What if you look at the market and all you see are bearish opportunities? If you put on bearish trades, you would potentially only increase your portfolio’s negative deltas. Maybe you could try to find some bullish strategies by using scanning tools like Stock Hacker and Option Hacker to find stocks you might not be currently following. If you’re a contrarian trader, for example, you might try to find a stock near its 52-week low to investigate a bullish strategy. Or you could find positive delta trades with certain vol or stock-price parameters.
Maybe you don’t want to open any more positions. We’ve talked about balancing risk between individual positions—that is, keeping the beta-weighted deltas of individual positions roughly the same. Here’s another way to look at them. Sort your positions by their trade time, and think about taking off those you’ve held the longest—meaning, first in, first out. Why? As time passes, the conditions on which you based the trade might have changed. You may not want to hold a position that you wouldn’t want to establish as a new trade. Arranging positions by time, which you can do on the Position Statement, lets you take a hard look at the positions you’ve had the longest. Even if you decide not to close a position, you’ll want to at least review it and reassess the logic of the trade. Again, you can do this type of analysis outside of trading hours so it can become a potential plan for the next trading day.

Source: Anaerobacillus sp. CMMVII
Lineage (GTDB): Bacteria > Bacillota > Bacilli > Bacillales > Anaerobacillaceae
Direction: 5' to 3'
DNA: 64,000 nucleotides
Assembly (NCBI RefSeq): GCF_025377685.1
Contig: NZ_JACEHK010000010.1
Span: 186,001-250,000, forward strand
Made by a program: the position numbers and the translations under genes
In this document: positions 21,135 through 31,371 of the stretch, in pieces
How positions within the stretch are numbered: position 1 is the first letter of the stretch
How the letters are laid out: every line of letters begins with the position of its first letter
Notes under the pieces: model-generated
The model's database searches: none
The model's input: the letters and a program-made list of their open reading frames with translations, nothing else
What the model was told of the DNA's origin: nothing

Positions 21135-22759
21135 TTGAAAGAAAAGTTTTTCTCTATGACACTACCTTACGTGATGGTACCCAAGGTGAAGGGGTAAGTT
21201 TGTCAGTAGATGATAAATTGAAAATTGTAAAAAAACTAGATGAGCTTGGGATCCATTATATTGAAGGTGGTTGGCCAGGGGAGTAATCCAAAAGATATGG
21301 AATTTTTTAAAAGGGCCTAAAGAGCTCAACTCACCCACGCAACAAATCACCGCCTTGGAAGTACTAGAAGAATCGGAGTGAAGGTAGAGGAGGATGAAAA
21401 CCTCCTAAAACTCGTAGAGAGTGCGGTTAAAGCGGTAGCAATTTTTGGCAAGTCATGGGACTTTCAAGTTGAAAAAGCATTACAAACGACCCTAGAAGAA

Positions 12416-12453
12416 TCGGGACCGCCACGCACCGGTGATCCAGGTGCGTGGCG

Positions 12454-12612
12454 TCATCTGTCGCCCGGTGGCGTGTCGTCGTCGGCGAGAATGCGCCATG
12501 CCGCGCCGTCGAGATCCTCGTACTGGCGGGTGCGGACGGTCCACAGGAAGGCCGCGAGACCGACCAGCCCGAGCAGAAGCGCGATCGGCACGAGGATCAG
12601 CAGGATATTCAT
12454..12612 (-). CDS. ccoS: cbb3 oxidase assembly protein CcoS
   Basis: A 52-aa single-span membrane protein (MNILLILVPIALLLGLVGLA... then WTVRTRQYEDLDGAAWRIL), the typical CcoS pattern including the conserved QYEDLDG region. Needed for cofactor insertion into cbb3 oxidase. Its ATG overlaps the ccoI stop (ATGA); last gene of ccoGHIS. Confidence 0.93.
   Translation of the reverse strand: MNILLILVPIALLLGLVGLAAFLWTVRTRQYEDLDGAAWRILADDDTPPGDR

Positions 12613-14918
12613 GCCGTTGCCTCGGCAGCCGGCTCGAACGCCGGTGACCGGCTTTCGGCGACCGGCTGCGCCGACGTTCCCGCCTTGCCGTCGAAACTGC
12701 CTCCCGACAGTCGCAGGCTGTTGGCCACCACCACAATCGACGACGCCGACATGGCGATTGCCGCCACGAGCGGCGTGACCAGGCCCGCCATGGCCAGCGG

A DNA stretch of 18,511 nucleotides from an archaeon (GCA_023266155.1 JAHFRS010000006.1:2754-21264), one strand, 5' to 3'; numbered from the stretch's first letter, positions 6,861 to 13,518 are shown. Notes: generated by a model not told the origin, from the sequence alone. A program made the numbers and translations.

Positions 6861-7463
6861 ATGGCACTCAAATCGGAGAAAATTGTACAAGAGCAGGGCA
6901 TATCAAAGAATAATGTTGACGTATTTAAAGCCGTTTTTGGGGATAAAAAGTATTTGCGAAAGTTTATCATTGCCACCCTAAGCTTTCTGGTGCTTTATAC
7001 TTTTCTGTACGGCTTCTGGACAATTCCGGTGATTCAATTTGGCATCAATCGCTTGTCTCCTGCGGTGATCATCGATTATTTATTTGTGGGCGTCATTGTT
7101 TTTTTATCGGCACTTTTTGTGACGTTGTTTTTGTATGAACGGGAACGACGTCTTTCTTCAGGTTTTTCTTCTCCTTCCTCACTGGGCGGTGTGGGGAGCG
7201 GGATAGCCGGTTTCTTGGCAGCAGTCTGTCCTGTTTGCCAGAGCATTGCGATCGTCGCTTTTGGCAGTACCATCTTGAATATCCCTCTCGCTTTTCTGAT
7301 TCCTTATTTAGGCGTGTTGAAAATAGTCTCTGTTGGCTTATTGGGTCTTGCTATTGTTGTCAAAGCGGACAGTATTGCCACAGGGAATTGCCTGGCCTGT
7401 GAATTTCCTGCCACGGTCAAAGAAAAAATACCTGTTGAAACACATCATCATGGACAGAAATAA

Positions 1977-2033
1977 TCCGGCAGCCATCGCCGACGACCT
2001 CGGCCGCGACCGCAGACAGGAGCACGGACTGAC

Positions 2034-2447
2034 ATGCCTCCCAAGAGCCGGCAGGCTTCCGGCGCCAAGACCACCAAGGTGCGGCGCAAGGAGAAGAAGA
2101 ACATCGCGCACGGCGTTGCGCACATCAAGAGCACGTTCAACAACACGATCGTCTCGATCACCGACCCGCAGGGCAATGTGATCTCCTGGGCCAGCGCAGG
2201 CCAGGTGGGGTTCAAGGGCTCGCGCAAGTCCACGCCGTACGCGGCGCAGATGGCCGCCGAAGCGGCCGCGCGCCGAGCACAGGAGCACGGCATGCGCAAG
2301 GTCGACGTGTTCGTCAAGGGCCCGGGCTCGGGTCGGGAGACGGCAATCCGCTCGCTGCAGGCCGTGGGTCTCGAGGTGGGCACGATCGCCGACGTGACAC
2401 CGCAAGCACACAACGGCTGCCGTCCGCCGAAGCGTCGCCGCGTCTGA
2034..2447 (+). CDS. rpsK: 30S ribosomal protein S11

Crush Time Decay
Speaking of time, that’s where the next step—portfolio theta—comes into play. The nice thing about portfolio theta is that anyone can add them together and not weight them. That’s because one day passing is the same no matter what’s being traded. And theta is a dollar term that measures the decay in the extrinsic value of a portfolio’s options. Theta, then, is in the same scale for all products, so it’s kind of self-weighting. All things being equal, the theta of an option in a higher-priced stock will most likely be higher than that of an option on a lower-priced stock. That’s why you can compare theta directly between trades without adjusting them again for underlying price, like you would do for delta.